After deciding not to run for re-election in 2016, Jeffrey Evangelos, I-Friendship, hopes to recapture his seat in House District 91: Friendship, part of Union, Waldoboro, and Washington.
Evangelos represented House District 91 for one term, from 2014-2016, and, prior to redistricting, represented House District 49 from 2012-2014.
Evangelos stressed his support for working people and affordable health care, and said he was motivated to run again by the partisan dysfunction present in state and national politics.
“This is my third campaign in the last six years and I’m proud I’ve never sent out a negative mailer. My messaging is always positive,” he said.
Evangelos said input from constituents also encouraged him to re-enter the political arena.
“I had a lot of people ask me to run again. I’m known as a very effective legislator. People know I have high ethical standards. I’m not happy with the direction the state and federal government is heading in, so I said, ‘OK, I will run again,’” Evangelos said.
Evangelos said the state has a rainy-day fund of $150 million for use in times of emergency.
“Well, it is my opinion that 70,000 people without health care is an emergency,” he said, a reference to his support for Medicaid expansion.
Maine voters approved the expansion of the program, which provides health insurance to low-income Mainers, in November 2017, but the administration of Gov. Paul LePage has yet to implement it.
Evangelos vowed to maintain his past track record of independence.
“I’m pretty disappointed in the tone of politics and all the divisiveness. I’ve always operated from the middle and never caucused with either party,” Evangelos said.
Evangelos said he supports local agriculture and the district’s commercial fisheries, farmers, first responders, and veterans. He said he will work hard if elected, pointing to his 100 percent attendance record in the past.
“I try to represent my constituents and vote my conscience. I take my responsibility to my constituents very seriously,” he said.
Evangelos wants to combat what he described as a regressive tax structure in the state.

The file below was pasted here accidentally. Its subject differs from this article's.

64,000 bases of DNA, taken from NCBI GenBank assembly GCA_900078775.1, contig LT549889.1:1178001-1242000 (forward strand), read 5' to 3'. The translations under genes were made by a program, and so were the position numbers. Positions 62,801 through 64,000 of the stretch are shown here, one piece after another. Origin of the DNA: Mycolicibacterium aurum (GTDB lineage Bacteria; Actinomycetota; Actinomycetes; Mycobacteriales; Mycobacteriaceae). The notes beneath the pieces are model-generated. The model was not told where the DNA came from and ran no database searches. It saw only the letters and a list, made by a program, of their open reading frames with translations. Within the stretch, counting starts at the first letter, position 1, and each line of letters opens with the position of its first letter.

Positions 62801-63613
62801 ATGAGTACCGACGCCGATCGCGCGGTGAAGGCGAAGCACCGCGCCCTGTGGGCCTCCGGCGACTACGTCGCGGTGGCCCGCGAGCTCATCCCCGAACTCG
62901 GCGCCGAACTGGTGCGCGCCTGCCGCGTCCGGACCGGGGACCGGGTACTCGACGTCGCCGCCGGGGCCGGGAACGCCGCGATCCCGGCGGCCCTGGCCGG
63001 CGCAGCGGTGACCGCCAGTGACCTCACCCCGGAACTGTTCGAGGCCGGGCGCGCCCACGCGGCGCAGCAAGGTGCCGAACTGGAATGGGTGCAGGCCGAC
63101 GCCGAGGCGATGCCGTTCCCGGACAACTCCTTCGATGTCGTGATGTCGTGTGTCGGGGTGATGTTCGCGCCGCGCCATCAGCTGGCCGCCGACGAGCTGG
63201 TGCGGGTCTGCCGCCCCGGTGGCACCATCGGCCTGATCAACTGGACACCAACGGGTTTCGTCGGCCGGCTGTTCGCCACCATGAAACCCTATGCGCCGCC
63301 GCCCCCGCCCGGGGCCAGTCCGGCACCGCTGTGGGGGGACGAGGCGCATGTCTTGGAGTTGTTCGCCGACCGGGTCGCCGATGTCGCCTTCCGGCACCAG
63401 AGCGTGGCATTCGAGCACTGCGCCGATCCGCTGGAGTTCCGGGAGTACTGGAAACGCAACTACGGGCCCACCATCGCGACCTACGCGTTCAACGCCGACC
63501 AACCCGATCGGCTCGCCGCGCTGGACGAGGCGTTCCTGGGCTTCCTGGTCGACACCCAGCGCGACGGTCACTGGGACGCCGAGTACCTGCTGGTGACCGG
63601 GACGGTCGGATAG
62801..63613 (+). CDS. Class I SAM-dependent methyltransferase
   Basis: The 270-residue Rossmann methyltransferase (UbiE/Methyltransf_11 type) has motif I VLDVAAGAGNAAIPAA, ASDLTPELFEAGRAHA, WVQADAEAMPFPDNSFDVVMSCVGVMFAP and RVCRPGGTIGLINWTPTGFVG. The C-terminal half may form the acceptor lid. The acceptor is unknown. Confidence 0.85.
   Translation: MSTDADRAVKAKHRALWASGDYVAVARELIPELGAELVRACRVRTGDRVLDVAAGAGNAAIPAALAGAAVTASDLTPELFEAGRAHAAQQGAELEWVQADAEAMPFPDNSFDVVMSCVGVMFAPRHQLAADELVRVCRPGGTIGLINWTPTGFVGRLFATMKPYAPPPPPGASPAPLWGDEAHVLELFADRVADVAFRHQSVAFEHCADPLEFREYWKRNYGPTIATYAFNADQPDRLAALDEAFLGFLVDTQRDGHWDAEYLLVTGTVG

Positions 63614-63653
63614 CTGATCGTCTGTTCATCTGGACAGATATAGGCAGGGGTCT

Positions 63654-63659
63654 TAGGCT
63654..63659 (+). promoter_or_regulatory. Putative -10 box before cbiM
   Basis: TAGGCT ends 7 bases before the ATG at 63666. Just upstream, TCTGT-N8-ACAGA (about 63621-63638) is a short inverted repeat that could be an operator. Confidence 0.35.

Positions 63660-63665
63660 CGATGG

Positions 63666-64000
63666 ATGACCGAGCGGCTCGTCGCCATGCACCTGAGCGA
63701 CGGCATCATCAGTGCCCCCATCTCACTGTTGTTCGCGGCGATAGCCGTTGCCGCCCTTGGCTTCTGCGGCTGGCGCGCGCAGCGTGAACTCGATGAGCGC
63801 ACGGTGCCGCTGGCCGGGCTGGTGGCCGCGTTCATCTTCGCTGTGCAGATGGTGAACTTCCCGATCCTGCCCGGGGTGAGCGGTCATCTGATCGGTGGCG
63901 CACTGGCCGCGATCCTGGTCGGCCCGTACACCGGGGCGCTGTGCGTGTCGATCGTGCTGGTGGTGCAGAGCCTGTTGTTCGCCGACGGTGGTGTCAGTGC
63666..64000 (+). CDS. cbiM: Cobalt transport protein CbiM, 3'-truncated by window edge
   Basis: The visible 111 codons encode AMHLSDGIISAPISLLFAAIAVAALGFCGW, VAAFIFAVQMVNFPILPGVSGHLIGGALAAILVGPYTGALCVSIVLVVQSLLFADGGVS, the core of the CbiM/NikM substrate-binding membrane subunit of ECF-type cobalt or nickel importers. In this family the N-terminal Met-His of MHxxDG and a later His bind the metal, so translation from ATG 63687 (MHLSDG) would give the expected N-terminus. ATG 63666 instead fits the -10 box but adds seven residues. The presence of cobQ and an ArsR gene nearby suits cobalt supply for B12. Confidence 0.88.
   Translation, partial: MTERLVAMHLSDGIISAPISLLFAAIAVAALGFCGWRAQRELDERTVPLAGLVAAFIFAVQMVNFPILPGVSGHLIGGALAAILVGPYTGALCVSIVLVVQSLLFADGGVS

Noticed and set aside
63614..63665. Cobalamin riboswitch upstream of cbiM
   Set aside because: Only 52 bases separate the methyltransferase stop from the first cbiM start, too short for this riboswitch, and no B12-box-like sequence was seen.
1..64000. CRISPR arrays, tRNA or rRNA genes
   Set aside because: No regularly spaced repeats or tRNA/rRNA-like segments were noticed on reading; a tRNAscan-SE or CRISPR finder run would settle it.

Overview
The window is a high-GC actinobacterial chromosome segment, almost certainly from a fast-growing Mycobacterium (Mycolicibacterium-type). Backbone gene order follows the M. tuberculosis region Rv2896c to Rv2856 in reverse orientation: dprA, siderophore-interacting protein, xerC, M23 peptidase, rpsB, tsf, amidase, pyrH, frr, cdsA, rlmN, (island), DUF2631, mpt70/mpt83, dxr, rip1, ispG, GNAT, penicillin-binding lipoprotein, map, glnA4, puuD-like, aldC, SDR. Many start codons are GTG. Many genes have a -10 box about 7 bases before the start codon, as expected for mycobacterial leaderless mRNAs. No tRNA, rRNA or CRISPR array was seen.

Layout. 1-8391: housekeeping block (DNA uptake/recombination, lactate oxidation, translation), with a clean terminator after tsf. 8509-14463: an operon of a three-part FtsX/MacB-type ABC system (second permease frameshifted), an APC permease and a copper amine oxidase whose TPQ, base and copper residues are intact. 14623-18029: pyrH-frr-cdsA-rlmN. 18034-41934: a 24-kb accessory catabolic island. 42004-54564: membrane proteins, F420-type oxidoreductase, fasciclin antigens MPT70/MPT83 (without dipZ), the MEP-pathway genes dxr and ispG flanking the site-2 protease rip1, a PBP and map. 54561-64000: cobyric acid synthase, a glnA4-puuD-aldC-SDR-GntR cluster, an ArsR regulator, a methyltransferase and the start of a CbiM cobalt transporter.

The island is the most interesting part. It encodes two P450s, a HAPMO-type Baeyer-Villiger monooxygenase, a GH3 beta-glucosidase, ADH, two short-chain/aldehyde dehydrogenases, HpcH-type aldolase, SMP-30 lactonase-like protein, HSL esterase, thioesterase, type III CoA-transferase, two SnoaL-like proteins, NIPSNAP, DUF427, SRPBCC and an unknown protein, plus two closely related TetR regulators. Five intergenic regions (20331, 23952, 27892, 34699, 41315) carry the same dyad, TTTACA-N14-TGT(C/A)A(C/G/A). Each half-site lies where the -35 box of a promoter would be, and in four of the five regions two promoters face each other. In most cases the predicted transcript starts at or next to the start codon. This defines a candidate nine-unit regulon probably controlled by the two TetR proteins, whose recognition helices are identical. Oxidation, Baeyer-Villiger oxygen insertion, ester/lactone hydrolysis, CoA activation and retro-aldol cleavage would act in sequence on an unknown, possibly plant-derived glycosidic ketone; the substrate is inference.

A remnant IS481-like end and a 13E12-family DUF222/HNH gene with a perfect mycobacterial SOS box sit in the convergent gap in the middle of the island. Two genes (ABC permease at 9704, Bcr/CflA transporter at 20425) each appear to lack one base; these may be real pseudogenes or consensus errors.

“Too much has been done to improve the top 10 percent and top 1 percent’s standard of living at the cost of working people,” he said.
Evangelos said inadequate funding of education and state-municipal revenue sharing has compounded rising property taxes for Mainers across the state.
“Both factors, if funded adequately, would substantially lower property taxes,” Evangelos said.
Evangelos specifically took exception to recent tax cuts, explaining the benefits were limited to a small portion of the state’s population.
“These income tax cuts, if you are making $20,000-$30,000 per year, you got crumbs,” he said.
Evangelos said his constituents are concerned about livable wages and affordable health care.
“We can’t have health care for some. That is terribly detrimental to our society. I believe health care is a universal human right,” he said.
Evangelos said he supports the recent and ongoing increases in the minimum wage, though he also supported the Legislature’s modification of the law to exempt workers who earn a substantial part of their income from tips.
“If you are making $10 per hour, that is about $400 a week and an apartment here is around $1,000-$1,200. How is this person supposed to buy food, afford a vehicle, and pay for health care?” Evangelos said.
Evangelos said that when low-wage workers need food stamps, it is the employers who are paying sub-standard wages who are being subsidized by the taxpayers.
“A good job is very curative. It leads to a lot of good. It’s a virtuous circle,” Evangelos said.
Evangelos said he wants to tackle the state’s ongoing opioid crisis, stating he will continue to support treatment options.
“I’ve talked to Knox County Jail and Two Bridges, and both sheriffs agreed incarceration is not the answer. We need to treat the problem, not just the symptoms,” Evangelos said.
Evangelos said his proudest achievements occurred when he was a business administrator for MSAD 40, where he worked to raise wages and supply health insurance to the school district’s support staff – bus drivers, custodians, lunch workers, secretaries, and teacher’s aides, receiving unanimous support for his proposals from the school board.
“We had a fantastic run: 16 years of balanced budgets where we oversaw the construction of five schools,” Evangelos said.
Reflecting on his time with the district, Evangelos said he is proud of the work he did with Superintendent David Gaul to construct athletic and educational facilities throughout the district, including modern facilities for Friendship, Union, Waldoboro, and Washington.
“I’m proud of the fact we brought athletic facilities, gymnasiums, and cafeterias to the school district’s middle schools,” Evangelos said.
Originally from Concord, Mass., Evangelos graduated from The College at Brockport, State University of New York, with a bachelor’s degree in economics and history before going on to earn a master’s degree from the University of Maine at Orono in American history.
After college, he worked in public administration in Washington County for two years before being hired as Warren’s town manager at the age of 23 and going on to work for MSAD 40 for 15 years.
According to Evangelos, during his time in Warren, he helped with construction of a new fire station and town garage, while utilizing labor from the Maine State Prison, then in Thomaston, to complete the footbridge at Payson Park.
Evangelos ran an import business in Waldoboro for around 20 years, traveling to Afghanistan and Pakistan on buying trips before 9/11 made travel to South Asia less feasible.
Evangelos lives on a self-sufficient farm on Waldoboro Road with his wife, Harolyn York.